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Silicon Knights Ordered to Pay Epic Games $9 Million

by on November 9, 2012
 

Silicon Knights Ordered to Pay Epic Games $9 MillionSilicon Knights just can’t catch a break.

After their credibility went to the dogs thanks to the (arguably self-inflicted) failure of Norse-flavoured sci-fi RPG Too Human, and subsequently losing a string of games to development hell (including Siren in the Maelstrom and The Ritualist), their latest  release – the risable X-Men: Destiny – flopped and faded into obscurity with very little ceremony. And now, to top it all, they’ve lost a counter-suit by Epic Games and been ordered to hand over $9 million in compensation and legal fees, as reported by VG247.

It all began in 2005 in Silicon Knights’ own house, when they attempted to bring a suit against Epic claiming that the Unreal 3 Engine they were using on license didn’t work. The case flopped and the counter-suit stung Silicon Knights for $278,000 in costs, in addition to $2.1 million in attorney’s fees and a whopping $2.3 million in “prejudgement interest”.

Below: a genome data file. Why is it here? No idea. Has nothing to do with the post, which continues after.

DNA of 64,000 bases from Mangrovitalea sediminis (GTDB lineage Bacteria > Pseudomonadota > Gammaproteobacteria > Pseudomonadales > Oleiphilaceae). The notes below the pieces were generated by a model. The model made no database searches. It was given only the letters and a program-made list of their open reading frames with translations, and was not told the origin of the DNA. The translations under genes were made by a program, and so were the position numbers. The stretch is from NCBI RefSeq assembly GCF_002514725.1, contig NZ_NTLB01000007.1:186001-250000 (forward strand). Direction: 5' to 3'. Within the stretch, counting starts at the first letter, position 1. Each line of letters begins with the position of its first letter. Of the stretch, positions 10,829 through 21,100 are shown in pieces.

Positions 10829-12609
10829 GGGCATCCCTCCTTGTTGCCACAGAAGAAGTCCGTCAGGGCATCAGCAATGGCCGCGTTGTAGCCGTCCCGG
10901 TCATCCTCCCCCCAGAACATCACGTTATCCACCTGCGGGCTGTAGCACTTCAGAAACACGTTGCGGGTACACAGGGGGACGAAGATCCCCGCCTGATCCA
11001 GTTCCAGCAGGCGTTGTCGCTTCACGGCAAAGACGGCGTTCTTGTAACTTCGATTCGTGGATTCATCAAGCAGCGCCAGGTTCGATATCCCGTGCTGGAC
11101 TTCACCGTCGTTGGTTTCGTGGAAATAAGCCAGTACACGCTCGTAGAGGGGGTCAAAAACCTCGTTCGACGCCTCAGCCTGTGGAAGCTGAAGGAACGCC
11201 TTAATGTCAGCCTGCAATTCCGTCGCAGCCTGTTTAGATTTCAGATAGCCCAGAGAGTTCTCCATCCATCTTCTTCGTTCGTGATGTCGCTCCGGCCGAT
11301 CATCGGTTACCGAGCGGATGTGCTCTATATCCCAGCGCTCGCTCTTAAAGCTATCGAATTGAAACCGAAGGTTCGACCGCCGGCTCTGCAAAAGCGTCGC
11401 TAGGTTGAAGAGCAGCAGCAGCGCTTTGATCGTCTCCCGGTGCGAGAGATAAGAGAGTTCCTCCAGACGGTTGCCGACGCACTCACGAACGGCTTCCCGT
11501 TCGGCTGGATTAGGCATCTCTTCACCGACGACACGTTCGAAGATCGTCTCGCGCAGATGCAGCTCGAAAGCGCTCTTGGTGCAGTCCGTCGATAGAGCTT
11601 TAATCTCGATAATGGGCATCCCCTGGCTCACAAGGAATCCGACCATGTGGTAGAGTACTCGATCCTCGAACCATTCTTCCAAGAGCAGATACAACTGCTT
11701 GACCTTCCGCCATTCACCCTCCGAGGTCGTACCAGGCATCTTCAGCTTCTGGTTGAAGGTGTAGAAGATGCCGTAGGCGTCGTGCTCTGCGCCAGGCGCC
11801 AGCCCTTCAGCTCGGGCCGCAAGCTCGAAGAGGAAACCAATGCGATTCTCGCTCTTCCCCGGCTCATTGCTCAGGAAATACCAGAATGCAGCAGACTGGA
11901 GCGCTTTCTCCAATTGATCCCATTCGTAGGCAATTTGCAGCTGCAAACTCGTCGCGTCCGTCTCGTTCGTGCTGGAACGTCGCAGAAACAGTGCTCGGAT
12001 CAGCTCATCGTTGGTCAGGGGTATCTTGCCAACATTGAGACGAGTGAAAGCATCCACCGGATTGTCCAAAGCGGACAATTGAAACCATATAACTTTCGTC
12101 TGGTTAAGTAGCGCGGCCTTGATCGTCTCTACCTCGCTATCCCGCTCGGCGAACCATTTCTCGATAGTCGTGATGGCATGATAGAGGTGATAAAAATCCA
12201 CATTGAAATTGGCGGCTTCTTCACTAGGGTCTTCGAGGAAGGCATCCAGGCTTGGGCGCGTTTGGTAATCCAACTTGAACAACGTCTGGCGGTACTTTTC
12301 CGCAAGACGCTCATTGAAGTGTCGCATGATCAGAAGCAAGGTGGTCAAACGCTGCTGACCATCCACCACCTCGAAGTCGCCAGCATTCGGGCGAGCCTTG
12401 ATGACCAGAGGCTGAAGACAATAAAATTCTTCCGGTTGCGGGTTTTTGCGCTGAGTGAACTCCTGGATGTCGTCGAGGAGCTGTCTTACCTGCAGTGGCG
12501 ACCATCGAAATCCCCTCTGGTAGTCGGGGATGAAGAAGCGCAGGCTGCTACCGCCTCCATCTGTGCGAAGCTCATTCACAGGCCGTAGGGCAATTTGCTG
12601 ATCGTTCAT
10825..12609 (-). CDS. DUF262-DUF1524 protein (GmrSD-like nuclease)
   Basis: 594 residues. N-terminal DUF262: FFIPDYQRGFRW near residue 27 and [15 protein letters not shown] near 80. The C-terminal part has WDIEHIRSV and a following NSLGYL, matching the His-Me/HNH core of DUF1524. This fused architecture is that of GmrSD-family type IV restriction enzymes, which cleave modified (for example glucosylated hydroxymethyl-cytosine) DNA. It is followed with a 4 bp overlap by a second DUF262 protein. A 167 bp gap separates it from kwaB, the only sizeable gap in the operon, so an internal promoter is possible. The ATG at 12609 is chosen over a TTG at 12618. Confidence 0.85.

The $4.7 million is tied into the total figure, alongside the $4.5 million in damages that Silicon Knights have been ordered by a North Carolina judge to pay Epic Games for breach of contract, copyright infringement and misappropriation of trade secrets after Epic Games’ counter-claim that Denis Dyack’s company wilfully copied large portions of the Unreal code for their own private use. Despite going to great pains to hide the evidence of their misconduct, Silicon Knights were rumbled by Epic’s team of attorney’s who put a great deal of effort into exposing what amounts to corporate theft.

The order is a huge blow to the already-ailing Silicon Knights, whose own credibility took a bullet to the head in 2008 when, after spending over a decade in development, their sci-fi action-RPG Too Human flopped in spectacular fashion after CEO Denis Dyack issued a statement that fans could “own” him if the game failed to impress. A host of issues and bugs plagued Too Human and critics and consumers alike leapt to tear it apart, perhaps as more of an attack on Dyack’s over-confidence (which some perceived as arrogance) as the actual game itself.

The future of Silicon Knights (who once rose to fame after creating the Legacy of Kain franchise) is in question now more than ever, but it’s fair to say that they’ll need nothing short of a miracle to pull them back from the brink.

You can read the case documents here for a further insight into exactly what happened.

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